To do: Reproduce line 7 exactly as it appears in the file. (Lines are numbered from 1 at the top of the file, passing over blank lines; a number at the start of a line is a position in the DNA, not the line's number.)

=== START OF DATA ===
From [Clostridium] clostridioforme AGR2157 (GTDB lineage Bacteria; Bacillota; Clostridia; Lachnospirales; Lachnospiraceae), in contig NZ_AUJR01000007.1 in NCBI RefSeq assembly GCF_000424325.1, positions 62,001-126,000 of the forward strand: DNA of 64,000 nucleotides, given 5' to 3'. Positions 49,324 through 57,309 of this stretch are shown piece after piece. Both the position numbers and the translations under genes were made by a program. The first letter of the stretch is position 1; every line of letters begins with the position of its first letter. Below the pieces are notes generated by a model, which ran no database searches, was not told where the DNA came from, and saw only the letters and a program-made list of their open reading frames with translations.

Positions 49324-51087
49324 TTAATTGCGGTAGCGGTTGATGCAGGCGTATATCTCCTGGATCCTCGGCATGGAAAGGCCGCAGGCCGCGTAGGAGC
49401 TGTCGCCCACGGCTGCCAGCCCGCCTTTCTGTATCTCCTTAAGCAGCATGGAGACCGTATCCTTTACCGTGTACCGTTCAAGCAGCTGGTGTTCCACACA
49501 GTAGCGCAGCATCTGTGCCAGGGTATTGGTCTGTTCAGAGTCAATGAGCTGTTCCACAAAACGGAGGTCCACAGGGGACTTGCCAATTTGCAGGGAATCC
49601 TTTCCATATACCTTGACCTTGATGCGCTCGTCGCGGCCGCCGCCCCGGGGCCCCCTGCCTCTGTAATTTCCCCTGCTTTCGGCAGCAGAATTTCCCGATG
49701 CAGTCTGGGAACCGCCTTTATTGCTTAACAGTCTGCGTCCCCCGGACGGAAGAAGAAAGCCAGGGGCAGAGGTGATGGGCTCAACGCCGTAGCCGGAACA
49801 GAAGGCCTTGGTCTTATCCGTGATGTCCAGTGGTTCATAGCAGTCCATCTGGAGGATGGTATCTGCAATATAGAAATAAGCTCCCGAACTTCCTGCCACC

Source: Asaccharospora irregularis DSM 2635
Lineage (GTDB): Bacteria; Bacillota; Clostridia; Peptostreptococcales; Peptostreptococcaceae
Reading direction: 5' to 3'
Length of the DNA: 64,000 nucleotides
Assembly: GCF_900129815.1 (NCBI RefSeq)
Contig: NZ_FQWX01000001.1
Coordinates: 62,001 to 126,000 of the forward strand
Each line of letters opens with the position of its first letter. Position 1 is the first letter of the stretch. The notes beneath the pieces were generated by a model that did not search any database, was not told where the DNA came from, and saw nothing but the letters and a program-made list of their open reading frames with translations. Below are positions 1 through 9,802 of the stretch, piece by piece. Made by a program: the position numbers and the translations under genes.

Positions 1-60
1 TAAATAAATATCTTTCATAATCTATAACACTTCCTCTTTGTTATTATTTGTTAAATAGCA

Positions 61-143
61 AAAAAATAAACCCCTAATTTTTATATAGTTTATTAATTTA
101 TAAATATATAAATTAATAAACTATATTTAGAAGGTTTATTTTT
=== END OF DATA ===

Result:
49701 CAGTCTGGGAACCGCCTTTATTGCTTAACAGTCTGCGTCCCCCGGACGGAAGAAGAAAGCCAGGGGCAGAGGTGATGGGCTCAACGCCGTAGCCGGAACA